Forward Unto Dawn

"We are here to drink beer. We are here to kill war. We are here to laugh at the odds and live our lives so well that death will tremble to take us"

Welcome ! This is my little slice of internet. A fount of things I find intriguing or inspirational.

Kristofferson - 24 - Bellingham / Seattle

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Want to attend college for free? It can happen if you learn German.

All German universities are now free to Americans and all other international students. The last German state to charge tuition at its universities struck down the fees this week.

Even before Germany abolished college tuition for all students, the price was a steal. Typically semester fees were around $630. What’s more, German students receive many perks including discounts for food, clothing and events, as well as inexpensive or even free transportation.

In explaining why Germany made this move, Dorothee Stapelfeldt, a Hamburg senator, called tuition fees “unjust” and added that “they discourage young people who do not have a traditional academic family background from taking up study. It is a core task of politics to ensure that young women and men can study with a high quality standard free of charge in Germany.”

Actually, German universities were free up until 2006 when they started charging tuition. That triggered such a crush of criticism that German states began phasing out this policy. Lower Saxony was the last holdout.

It’s too bad that politicians in the U.S. don’t feel that a college education is worth supporting appropriately. State aid to the nation’s public universities took a nosedive during the 2008 recession and education funding remains well below those levels. The average state is spending 23 percent less per student than before the recession, according to a report by the Center on Budget and Policy Priorities.

Actually, state support has been declining for public universities for a quarter of a century. Using an interactive tool from The Chronicle of Higher Education, you can see how state government subsidies have cratered at individual institutions.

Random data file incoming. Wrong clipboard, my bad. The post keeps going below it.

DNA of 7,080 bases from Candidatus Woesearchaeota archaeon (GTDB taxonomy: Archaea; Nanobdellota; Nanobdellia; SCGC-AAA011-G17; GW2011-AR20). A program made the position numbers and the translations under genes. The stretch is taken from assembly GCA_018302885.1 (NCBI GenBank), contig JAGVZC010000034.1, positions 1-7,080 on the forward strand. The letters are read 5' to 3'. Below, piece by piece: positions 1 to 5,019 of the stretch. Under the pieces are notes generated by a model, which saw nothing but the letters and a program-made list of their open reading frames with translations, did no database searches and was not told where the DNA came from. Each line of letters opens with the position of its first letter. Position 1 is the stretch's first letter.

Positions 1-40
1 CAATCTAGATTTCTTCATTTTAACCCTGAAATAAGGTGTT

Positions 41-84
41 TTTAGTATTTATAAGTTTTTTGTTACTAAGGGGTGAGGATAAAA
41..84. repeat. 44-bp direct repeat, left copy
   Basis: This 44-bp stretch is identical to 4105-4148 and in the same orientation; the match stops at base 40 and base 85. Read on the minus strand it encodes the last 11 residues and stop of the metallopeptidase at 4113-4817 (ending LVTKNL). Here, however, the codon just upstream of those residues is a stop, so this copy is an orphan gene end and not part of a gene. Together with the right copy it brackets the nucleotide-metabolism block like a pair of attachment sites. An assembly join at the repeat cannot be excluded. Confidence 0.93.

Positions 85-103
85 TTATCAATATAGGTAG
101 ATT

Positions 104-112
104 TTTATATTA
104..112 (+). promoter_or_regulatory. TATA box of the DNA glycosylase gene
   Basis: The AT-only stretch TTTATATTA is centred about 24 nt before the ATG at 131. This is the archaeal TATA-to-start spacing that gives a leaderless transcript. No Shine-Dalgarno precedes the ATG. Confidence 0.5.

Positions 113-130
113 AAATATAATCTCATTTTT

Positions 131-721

With the average undergrad borrower now leaving school with more than $29,000 in debt, the free ride in Germany can look awfully tempting.

How to handle the language barrier

German is not an easy language to learn. Fortunately, however, there are international language programs in Germany, which have become very popular with international students before they tackle obtaining a degree in a different language.

What’s more, an increasing number of German universities are offering degrees in English. These are often called international studies programs or in some other way have the word international in their title.

http://www.wtsp.com/story/news/2014/10/03/german-colleges—free-degrees—americans/16658027/

This is actually making me cry…it’s one of those times when you realize that your own government just truly, honestly, does not give a shit about your wellbeing in any way.

If Americans don’t reblog this, then y’all need help.

…tempting. ..

(via urb4licious)

Anita Sarkeesian, a feminist cultural critic, has for months received death and rape threats from opponents of her recent work challenging the stereotypes of women in video games. Bomb threats for her public talks are now routine. One detractor created a game in which players can click their mouse to punch an image of her face.

Not until Tuesday, though, did Ms. Sarkeesian feel compelled to cancel a speech, planned at Utah State University. The day before, members of the university administration received an email warning that a shooting massacre would be carried out at the event. And under Utah law, she was told, the campus police could not prevent people with weapons from entering her talk.

“This will be the deadliest school shooting in American history, and I’m giving you a chance to stop it,” said the email, which bore the moniker Marc Lépine, the name of a man who killed 14 women in a mass shooting in Montreal in 1989 before taking his own life.

The threats against Ms. Sarkeesian are the most noxious example of a weekslong campaign to discredit or intimidate outspoken critics of the male-dominated gaming industry and its culture. The instigators of the campaign are allied with a broader movement that has rallied around the Twitter hashtag #GamerGate, a term adopted by those who see ethical problems among game journalists and political correctness in their coverage. The more extreme threats, though, seem to be the work of a much smaller faction and aimed at women. Major game companies have so far mostly tried to steer clear of the vitriol, leading to calls for them to intervene.